In response, there have been a number of developers making apps to limit an individual’s phone usage, even tech giants such as Google have introduced similar features for their own products, but a recent report from The New York Times suggested that Apple has been combating these services in its App Store, techradar.com reported.
Apple is another tech giant to have its own usage tracking software, with the Screen Time function seeing its release in iOS 12, but the Times’ report suggested that the Cupertino firm has made it deliberately difficult to run a competing app for the iPhone.
“Over the past year, Apple has removed or restricted at least 11 of the 17 most downloaded screen-time and parental-control apps”, the report read. “Some app makers with thousands of paying customers have shut down. Most others say their futures are in jeopardy.”
When speaking with the developers of the affected apps, the Times’ noted that the “executives at the app makers believe they are being targeted because their apps could hurt Apple’s business. Apple’s tools, they add, aren’t as aggressive about limiting screen time and don’t provide as many options.”
Apple’s vice president of marketing, Phil Schiller responded to a question from a MacRumors reader addressing the issue, claiming that the apps in question were using a format that was fundamentally unsecure for their users.
The apps utilized Mobile Device Management (MDM) in order to track every user action on their iPhone, a technology that was intended to be used purely for companies wishing to install their own software on employee devices in order to monitor their usage.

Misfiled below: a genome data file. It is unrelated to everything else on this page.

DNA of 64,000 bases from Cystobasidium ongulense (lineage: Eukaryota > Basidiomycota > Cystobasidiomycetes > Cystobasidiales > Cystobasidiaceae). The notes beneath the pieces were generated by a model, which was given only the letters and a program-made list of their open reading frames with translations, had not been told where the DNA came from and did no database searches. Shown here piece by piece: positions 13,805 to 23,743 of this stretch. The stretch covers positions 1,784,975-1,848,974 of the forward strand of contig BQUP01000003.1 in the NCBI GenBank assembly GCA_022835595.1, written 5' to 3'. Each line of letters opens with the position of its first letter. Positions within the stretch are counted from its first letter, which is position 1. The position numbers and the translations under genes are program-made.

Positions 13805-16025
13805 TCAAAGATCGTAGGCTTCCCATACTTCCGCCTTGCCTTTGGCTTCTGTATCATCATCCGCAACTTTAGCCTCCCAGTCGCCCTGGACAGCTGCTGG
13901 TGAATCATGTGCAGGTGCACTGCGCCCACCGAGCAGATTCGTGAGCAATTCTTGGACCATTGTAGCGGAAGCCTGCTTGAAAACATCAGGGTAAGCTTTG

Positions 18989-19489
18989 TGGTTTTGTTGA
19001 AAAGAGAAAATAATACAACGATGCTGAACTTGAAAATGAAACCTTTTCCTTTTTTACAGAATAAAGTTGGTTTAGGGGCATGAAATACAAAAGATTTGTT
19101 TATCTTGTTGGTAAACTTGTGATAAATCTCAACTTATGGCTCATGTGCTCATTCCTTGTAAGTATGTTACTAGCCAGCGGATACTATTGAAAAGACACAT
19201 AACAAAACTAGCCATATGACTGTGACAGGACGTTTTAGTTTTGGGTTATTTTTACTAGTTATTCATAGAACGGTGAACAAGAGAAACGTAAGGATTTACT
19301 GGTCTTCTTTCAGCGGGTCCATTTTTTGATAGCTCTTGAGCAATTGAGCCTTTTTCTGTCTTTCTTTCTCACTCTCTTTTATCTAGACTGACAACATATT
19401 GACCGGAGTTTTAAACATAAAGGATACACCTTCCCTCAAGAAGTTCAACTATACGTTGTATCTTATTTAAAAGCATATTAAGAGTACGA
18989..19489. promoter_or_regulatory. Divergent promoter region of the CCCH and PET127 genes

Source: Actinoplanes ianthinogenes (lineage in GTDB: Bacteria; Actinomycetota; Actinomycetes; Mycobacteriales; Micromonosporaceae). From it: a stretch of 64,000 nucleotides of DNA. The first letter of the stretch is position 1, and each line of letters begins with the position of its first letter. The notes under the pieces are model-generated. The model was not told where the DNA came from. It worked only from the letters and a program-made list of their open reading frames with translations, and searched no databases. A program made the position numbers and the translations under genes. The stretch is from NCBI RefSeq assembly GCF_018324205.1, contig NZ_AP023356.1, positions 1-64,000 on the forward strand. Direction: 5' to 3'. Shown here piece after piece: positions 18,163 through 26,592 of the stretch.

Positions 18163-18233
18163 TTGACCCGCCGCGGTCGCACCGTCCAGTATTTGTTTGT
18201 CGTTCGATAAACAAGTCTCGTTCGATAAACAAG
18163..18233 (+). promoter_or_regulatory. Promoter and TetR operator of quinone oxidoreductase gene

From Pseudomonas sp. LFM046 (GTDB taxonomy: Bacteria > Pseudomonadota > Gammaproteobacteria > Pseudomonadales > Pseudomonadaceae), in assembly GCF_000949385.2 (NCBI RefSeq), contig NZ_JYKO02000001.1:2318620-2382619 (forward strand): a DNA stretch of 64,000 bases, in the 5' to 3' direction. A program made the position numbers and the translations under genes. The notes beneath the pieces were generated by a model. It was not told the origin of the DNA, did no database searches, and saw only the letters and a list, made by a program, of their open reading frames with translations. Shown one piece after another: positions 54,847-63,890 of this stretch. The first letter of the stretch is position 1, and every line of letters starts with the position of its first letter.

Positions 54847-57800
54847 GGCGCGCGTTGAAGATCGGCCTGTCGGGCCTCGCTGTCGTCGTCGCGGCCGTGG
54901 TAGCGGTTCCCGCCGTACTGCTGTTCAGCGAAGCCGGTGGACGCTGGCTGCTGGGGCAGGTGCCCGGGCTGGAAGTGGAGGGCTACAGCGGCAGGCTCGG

The system would allow the developers of such monitoring apps to “have unrestricted access to manage your child’s device, know their location, track their app use, control their mail accounts, web surfing, camera use, network access, and even remotely erase their devices,” according to Schiller’s response.
Apple, upon learning of the misuse of MDM technology, since contacted the app developers who were employing it in order to ask them to stop, according to Schiller, although he did not mention explicitly what actions were taken after that.
While it is well-known that Apple prides itself on its users’ security, it's understandable why developers are seeing the timing of the removal of their competing addiction-breaking apps as suspicious.